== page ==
Charred flatbread and housemade butter (right).
Lamb plate to share: roasted loin, belly remoulade, braised shoulder, sausage, spiced
lentils and creamed kale (left). Glazed carrots with mint
gremolata and crispy wheat berries (middle). Smoked mussel skewers with pickle, radish and horseradish aioli (far right). ##Photo by Jeremy Fenske
The interior of Dóttir mixes hip and vintage for an eclectic feel. ##Photo by Mikael Lundblad
Smoked mussel skewers with pickle, radish and horseradish aioli (left). Chicory salad with caramelized onion, sunfl ower seeds, butternut squash vinaigrette and dill (right). ##Photo by Jeremy Fenske

Viking Spirit, Local Wine

Icelandic hotel salutes both native and adopted lands

By Mark Stock

There’s a new hotel in town, and its honoring its Viking heritage with a renegade wine list. KEX, the Icelandic lodging outfit, is set in the heart of Portland’s inner-east side. The Nordic hotel opened last November, after a fair bit of hype surrounding both the building and the accompanying restaurant, Dóttir.

The original KEX opened in the Icelandic capital of Reykjavík in 2011. Taking over what used to be a biscuit factory — something the Icelandic word “kex” honors — the hostel quickly became a hot spot, something like a Scandinavian version of the Ace Hotel franchise. Decked out in neatly stacked trinkets, seemingly found furniture, empty birdcages and all kinds of other decorate flotsam and jetsam, the place invites you to stick around and get comfortable.

The Portland venue is just the group’s second location and first venture beyond its homeland. Both locations stress a creative food and drinks program, one that harps on the Nordic love affair with foraging. As such, there’s a creativity and seasonality to the menus, incorporating ingredients from nearby and the bounty that exists within the abundance of fertile land, freshwater and saltwater in the general vicinity. Both Reykjavík and Portland boast access to said expanses and the eclectic and edible riches that reside within.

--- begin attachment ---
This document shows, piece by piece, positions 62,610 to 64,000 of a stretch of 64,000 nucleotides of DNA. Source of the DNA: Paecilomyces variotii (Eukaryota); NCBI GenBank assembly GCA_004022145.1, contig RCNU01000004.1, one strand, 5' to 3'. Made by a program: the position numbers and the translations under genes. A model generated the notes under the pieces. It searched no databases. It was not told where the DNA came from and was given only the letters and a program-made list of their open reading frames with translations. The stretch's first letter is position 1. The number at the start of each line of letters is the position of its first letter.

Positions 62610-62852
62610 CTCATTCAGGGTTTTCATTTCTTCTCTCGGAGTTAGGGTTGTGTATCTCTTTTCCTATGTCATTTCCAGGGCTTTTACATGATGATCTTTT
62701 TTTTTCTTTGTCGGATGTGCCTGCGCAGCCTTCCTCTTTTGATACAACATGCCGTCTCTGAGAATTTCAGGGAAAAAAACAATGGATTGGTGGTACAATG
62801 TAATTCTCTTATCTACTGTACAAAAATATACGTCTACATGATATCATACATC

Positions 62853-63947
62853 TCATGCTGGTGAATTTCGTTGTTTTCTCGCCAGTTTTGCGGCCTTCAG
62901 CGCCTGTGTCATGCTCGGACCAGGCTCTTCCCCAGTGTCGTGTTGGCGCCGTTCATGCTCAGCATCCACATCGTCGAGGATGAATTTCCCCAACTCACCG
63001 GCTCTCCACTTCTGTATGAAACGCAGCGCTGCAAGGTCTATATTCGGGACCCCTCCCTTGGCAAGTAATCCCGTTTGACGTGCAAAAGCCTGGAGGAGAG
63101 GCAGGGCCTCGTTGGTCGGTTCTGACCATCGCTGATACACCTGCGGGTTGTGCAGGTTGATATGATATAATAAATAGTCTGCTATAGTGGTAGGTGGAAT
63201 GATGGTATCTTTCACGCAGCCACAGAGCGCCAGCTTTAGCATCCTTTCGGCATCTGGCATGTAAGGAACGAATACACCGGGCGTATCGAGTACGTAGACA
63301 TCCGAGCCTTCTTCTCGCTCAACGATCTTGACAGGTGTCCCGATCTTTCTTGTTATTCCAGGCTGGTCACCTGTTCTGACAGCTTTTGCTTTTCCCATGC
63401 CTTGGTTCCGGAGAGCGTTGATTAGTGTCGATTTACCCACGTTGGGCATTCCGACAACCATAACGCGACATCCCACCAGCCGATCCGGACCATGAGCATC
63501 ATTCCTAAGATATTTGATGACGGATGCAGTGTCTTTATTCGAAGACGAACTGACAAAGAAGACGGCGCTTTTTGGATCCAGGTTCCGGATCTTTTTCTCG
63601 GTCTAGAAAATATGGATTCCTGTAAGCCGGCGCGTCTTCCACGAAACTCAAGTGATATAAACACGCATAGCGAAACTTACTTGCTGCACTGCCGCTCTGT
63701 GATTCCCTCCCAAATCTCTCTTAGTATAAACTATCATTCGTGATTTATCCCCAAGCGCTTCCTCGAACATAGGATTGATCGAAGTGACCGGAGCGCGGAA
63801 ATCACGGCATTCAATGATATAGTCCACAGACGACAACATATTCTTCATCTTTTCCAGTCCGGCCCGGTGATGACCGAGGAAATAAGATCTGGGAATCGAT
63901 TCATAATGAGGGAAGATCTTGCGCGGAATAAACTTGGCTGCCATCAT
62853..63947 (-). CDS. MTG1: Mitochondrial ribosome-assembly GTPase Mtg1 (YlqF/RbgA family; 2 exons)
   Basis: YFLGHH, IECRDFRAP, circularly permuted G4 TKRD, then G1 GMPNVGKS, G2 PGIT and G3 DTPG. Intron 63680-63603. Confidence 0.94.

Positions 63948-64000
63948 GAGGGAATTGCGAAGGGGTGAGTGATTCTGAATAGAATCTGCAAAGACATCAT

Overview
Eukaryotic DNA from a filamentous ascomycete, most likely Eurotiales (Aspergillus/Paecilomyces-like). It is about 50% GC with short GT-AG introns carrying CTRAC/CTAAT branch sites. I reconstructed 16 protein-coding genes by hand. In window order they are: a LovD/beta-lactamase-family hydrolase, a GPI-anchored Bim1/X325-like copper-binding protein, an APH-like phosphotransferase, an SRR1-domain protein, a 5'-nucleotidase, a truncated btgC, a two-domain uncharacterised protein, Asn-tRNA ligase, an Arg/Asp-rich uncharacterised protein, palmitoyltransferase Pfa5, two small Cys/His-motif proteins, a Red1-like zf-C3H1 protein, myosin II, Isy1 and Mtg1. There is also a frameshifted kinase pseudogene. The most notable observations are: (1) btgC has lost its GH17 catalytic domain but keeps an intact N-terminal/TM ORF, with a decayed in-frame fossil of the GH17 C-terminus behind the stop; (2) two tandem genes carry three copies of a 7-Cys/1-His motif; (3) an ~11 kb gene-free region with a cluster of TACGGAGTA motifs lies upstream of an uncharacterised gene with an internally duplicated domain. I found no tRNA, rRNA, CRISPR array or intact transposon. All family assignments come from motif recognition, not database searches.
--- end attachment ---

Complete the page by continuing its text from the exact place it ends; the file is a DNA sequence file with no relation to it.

With so many shared interests, the two towns might as well be sister cities. Both municipalities offer larger-than-life gastronomical delights, incredible natural scenery, fantastic homegrown music and an undying love for bars and their corresponding snacks. Portland’s not quite at the 66th parallel, but the two cities share pretty dreary winter stretches requiring a good deal of booze, feasting and hibernation. Northwestern-ers could learn a thing or two from the Viking mindset regarding seasonal survival, and KEX may offer just that.

The rooms are a combination of shared and private. The former are neatly orchestrated, often with bunk beds. The latter are a bit more expansive, many with private bathrooms and some large enough to house six comfortably. Per most hostels, there’s a communal kitchen space, plus a huge perk resides in the guest-only sauna, made from western cedar and large enough for 12 people.

Part of the hype surrounding the newly opened spot is due to our current infatuation with all things Scandinavian, a trend extending well beyond Oregon. Much of the rest comes from acclaimed chef Ólafur Agústsson, responsible for earning his native Iceland its first Michelin star during his time at Dill in Reykjavík. In the Rose City, he’s working alongside chef Alex Jackson of Ned Ludd fame. Commanding the cocktail program is Lydia McLuen, hailing from buzzing spots like Bar Casa Vale and Palomar. Any establishment in the world would salivate at the thoughts of such a crew.